Part 1: Tax Aspects

The Case

Bulgarian citizens are employed for less than 183 days in the year by a company, that is registered in Member State A, which sends them on a project to carry out construction and installation activities of furniture in Member State B.

In such a situation, some of the following questions may arise:

  1. Do Bulgarian workers remain taxable persons in the Republic of Bulgaria?
  2. Is the employer an obligated person under the Bulgarian tax legislation?
  3. How should workers approach their responsibilities?

Applicable legislation:

  • Double Taxation Avoidance Conventions (the Convention/s) between Bulgaria and the relevant Member State;
  • Personal Income Tax Act (PITA).

Guidelines for answering the questions:

  1. Firstly, the definition of “resident person” should be clarified. On supranational regulation, according to standard type of the Conventions between Bulgaria and other states for the avoidance of double taxation “resident” of one of the Contracting States is: 1) in the case of Bulgaria – a person that is liable to tax according to the Bulgarian domestic law or 2) in the case of Member State B – a person that is liable to taxation therein by reason of his domicile, residence, place of management or any other criterion of a similar nature. However, a person is not a resident of one of these states, if that person shall be liable to tax only due to income from sources, he/she has in that state or his/her capital situated therein.

If, notwithstanding the above criteria, a natural person may be treated as a resident of both  the states, then his/her status shall be deemed to be a resident of that state in which he/she has a permanent home available to him/her; if he/she has a permanent home available to him/her in both the states, he/she shall be deemed to be a resident only of the state with which his personal and economic relations are closer (center of vital interests).

Next, the concept of “place of business” should be clarified. In the present case, in view of the specific nature of the work to be performed by the workers, the definition given in the Convention applies, namely that the place of business, a building site or a construction, installation or assembly project constitutes a permanent establishment only if it lasts more than 12 months.

Therefore, it can be concluded that according to the supranational regulation, the Bulgarian workers remain taxable subjects of Bulgaria for these six months of work abroad.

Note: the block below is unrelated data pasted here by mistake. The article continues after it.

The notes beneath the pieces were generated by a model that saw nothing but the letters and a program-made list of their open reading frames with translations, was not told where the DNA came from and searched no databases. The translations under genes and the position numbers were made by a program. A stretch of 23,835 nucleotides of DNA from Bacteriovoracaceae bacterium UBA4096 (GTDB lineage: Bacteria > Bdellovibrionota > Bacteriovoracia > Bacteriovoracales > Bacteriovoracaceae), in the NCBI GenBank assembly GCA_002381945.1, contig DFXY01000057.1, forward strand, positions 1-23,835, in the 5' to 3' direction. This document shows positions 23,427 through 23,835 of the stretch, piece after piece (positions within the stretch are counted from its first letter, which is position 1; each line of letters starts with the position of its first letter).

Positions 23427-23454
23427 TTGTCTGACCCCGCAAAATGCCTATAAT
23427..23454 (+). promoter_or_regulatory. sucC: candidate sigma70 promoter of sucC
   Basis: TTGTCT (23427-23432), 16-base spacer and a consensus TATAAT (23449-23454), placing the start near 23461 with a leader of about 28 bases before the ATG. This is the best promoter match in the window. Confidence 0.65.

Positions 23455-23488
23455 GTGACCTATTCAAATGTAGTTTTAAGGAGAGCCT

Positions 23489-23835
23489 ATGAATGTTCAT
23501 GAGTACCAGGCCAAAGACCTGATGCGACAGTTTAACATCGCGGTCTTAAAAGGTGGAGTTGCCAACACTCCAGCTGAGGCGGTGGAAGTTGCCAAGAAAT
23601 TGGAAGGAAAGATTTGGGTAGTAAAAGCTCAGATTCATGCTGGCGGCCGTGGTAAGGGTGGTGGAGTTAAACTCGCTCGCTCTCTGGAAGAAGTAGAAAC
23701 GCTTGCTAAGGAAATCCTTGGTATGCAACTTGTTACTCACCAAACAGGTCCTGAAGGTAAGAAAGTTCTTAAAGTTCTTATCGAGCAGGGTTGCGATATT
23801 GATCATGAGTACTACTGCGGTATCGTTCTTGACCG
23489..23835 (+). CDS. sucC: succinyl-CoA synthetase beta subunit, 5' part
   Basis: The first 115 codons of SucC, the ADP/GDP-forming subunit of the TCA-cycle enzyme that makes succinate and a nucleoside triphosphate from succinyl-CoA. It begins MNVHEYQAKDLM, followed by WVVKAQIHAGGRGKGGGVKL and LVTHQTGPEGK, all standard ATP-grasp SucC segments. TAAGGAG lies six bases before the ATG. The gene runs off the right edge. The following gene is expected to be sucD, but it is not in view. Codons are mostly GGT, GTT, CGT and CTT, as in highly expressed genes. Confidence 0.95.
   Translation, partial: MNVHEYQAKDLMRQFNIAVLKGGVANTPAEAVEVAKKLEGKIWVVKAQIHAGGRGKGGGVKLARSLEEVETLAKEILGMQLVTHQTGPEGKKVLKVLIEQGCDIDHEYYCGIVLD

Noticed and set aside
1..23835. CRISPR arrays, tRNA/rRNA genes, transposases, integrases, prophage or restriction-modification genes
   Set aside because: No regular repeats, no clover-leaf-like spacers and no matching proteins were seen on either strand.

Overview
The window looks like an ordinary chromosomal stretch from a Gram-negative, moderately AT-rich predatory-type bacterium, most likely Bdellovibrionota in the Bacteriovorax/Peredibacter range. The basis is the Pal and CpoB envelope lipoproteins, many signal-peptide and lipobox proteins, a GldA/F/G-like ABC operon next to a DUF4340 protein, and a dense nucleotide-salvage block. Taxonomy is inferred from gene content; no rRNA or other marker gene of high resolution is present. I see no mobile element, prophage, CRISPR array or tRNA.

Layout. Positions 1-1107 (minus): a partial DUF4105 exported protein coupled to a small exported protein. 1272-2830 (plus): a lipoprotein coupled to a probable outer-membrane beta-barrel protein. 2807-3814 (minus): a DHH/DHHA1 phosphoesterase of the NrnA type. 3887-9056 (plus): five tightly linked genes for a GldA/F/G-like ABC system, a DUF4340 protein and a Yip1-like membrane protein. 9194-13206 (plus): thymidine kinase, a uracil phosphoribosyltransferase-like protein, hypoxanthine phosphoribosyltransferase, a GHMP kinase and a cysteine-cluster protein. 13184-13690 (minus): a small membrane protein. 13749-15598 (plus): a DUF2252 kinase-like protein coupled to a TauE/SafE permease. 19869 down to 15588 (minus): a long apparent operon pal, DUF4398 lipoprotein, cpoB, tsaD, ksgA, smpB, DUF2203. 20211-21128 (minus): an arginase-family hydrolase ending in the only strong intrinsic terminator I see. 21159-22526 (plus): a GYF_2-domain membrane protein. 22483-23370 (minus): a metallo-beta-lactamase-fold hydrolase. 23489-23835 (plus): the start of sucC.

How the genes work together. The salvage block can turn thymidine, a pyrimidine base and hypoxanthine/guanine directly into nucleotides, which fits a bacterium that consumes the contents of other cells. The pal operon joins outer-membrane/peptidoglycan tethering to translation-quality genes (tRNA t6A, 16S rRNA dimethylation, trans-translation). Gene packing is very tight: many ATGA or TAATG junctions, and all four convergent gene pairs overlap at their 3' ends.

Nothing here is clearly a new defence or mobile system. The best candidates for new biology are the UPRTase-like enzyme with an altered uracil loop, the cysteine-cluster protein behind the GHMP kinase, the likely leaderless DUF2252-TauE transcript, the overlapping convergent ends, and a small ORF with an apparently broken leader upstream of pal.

Regarding the national regulation in Bulgaria, according to the Bulgarian PITA, a “resident  natural person”, regardless of his/her citizenship, is a person who has a permanent address in Bulgaria and / or who resides in the territory of Bulgaria for more than 183 days in each 12-month period, and / or whose center of vital interests is located in Bulgaria. Local individuals are liable for taxation on income from sources in the Republic of Bulgaria and abroad. “Employment relations” are legal relations related to the employment by a foreign person when the work is performed on the territory of the country, as well as the legal relations for employment of a local natural person by a foreign person when the work is performed outside the territory of the country.

  1. There are no grounds for the employer from Member State A to incur tax liabilities in Bulgaria, nor should he register for tax purposes in Bulgaria for the liabilities of his employees in the country. On the other hand, depending on the employer’s local law, it is possible for him to withhold payroll tax.
  2. Workers shall declare the tax due from the received remunerations abroad by themselves with the tax return under Art. 50 of the PITA. Resident natural persons of Bulgaria should attach to their annual tax return evidence of the amount of taxes paid abroad and compulsory social security contributions as a result of work outside the territory of the country. For income from a source abroad, the taxation of which according to the current tax agreement is applied by the method of avoiding double taxation “exemption with progression”, local individuals may not provide evidence of the amount of tax paid.

Expect a sequel on the topic of labor mobility through the prism of social security aspects.

The present article is only informative and presents just some of the possible problems. The present article does not constitute tax or legal advice. For a full understanding of the issues discussed above and before taking action in this regard, do not hesitate to contact us.

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